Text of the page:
Wire rope OA

I have one of those balls that clean out your chimney pipe. It has a
threaded nub on the center of the wire conglomeration that makes up the
brush. Anyway, I want to get 10-12 ft. of 3/16" new wire rope and find the
nubbin to fit my nub, then "weld" it on, plus on the other end, run a puddle
of something resembling solder so that next time, I will have a nubbin to
chuck up to so I can spin the brush when it is deep down in the pipe.
Would I just get the loose running end hot, and let some brazing rod flow in
there? Take two or three wraps with baling wire to keep the spiral tight?
I don't want to weld it, just get it hot enough for something to FLOW ON AND
STICK to the end. I know solder would never do, what would be the next
thing? Brazing rod? Something with a flux?
Thanks.
Steve
Reply to
Steve B
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Not knowing much, I would use brass brazing, it should flow pretty well.
i
Reply to
Ignoramus9904
I've seen cable bonded using silver solder and there is a system that uses Zinc (I think) and a tapered socket. Spelter Sockets, I believe they are called.
Reply to
John B.
The standard method works fine:
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Reply to
Jim Wilkins
Aluminum crimp sleeves should be strong enough for a hand-pulled cable, if you have the right crimper.
I've played with most of the do-it-yourself methods to find one that won't snag when pulled over a high tree branch. This was the weakest which slipped at a little over 100 lbs:
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There is an epoxy version of the spelter clamp that gets good reviews, and one with a wedge socket which I've seen used on a crane, but I couldn't find under 3/8". AFAICT properly applied U bolt clamps are as good as you can do unless you have a local shop that will install swage fittings.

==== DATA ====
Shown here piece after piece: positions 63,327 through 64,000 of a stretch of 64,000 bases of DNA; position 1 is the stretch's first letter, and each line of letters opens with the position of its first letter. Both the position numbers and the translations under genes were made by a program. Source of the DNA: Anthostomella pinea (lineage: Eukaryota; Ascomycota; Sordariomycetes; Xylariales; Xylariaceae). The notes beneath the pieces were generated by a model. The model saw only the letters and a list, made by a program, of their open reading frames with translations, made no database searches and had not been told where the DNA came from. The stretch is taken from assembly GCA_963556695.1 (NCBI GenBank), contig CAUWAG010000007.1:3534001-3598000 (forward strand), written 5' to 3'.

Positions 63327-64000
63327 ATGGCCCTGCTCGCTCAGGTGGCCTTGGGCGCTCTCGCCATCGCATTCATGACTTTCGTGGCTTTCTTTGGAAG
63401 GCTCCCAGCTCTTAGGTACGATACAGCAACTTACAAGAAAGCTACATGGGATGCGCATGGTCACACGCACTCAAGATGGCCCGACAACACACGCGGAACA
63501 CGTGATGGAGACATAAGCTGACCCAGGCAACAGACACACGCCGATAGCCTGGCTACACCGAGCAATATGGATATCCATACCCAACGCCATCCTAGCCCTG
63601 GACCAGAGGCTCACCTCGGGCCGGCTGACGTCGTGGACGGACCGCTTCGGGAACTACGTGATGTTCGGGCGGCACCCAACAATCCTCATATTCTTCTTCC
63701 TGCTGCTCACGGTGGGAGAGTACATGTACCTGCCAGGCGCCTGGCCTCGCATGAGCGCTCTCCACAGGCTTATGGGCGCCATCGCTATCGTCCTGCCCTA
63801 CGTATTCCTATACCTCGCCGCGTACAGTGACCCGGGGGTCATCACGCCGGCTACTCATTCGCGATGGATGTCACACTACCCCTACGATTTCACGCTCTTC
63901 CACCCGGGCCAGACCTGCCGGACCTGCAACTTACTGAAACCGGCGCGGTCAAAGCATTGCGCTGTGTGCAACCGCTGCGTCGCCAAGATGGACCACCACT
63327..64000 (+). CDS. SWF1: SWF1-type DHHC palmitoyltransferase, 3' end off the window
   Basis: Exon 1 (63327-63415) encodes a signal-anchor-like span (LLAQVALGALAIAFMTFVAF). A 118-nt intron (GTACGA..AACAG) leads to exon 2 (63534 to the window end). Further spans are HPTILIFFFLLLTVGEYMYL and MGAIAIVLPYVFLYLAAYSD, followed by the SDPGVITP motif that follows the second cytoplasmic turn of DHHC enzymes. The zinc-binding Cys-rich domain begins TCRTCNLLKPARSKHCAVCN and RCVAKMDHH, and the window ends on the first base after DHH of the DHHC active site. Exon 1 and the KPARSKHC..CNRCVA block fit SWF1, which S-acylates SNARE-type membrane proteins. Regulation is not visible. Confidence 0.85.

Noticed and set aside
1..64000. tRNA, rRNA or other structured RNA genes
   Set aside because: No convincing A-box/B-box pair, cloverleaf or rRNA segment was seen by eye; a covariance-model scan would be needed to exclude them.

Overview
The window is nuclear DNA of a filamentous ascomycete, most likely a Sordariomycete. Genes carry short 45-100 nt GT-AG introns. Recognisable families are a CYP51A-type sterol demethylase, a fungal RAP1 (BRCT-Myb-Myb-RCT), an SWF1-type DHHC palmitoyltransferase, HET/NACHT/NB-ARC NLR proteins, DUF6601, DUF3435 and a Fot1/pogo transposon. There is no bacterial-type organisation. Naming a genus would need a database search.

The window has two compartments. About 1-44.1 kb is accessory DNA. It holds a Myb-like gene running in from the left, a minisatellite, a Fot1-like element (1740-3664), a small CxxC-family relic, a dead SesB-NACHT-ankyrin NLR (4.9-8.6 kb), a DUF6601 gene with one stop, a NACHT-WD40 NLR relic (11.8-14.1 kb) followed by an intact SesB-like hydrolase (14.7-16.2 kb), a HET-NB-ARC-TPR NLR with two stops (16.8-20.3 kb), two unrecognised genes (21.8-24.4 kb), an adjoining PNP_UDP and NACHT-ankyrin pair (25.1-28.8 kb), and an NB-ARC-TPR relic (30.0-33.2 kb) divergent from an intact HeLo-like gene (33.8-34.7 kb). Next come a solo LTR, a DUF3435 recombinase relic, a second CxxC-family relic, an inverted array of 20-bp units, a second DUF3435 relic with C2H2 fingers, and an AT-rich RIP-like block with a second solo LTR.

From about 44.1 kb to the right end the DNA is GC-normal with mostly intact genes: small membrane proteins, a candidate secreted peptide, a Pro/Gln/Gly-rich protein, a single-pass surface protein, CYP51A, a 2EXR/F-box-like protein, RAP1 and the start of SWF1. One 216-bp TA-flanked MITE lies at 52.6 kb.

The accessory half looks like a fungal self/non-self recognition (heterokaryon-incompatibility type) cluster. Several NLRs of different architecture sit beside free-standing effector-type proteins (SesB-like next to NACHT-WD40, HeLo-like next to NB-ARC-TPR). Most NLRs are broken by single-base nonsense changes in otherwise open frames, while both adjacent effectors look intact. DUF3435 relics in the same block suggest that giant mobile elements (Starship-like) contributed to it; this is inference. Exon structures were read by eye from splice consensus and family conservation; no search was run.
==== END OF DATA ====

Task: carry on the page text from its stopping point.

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Reply to
Jim Wilkins
If you spin that cable the wrong way (untwist it), you'll have more problem than a dirty chimney. Might want braided cable.
Reply to
aasberry
It is also done in the field. Both zinc spelter and resin (I assume an epoxy of some sort). If you google on Wirelock Technical Manual you can find an extremely detailed manual on the subject.
Reply to
John B.
Do you really think circular brushing will work when linear motion doesn't?
How do you plan to move the spinning brush up the flue? A ladder above the chimney?
An unsheathed spun cable will knot up unless you can maintain a very strong pull on it.
Reply to
Jim Wilkins
Depending how well the late night fires burned my chimney can accumulate between imperceptible and half an inch of soot in the chimney per week. I monitor it during the day, with a thermocouple readout in the kitchen and a mirror outside a window to see the chimney top. Usually my home-made nylon brush cleans to bare metal but occasionally there is a hard glazed layer that needs a good scrubbing with a tight-fitting wire brush on a sectional rod.
If the ball isn't a tight fit then an eye nut plus a locknut should work OK. You could wrap it with duct tape to stiffen the connection and protect the flue from the hardware.
A "Hickey" from the hardware store.
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My brush has 1/2-20 threads, or at least it does now after cleaning up all the joints with a tap and die.
Reply to
Jim Wilkins

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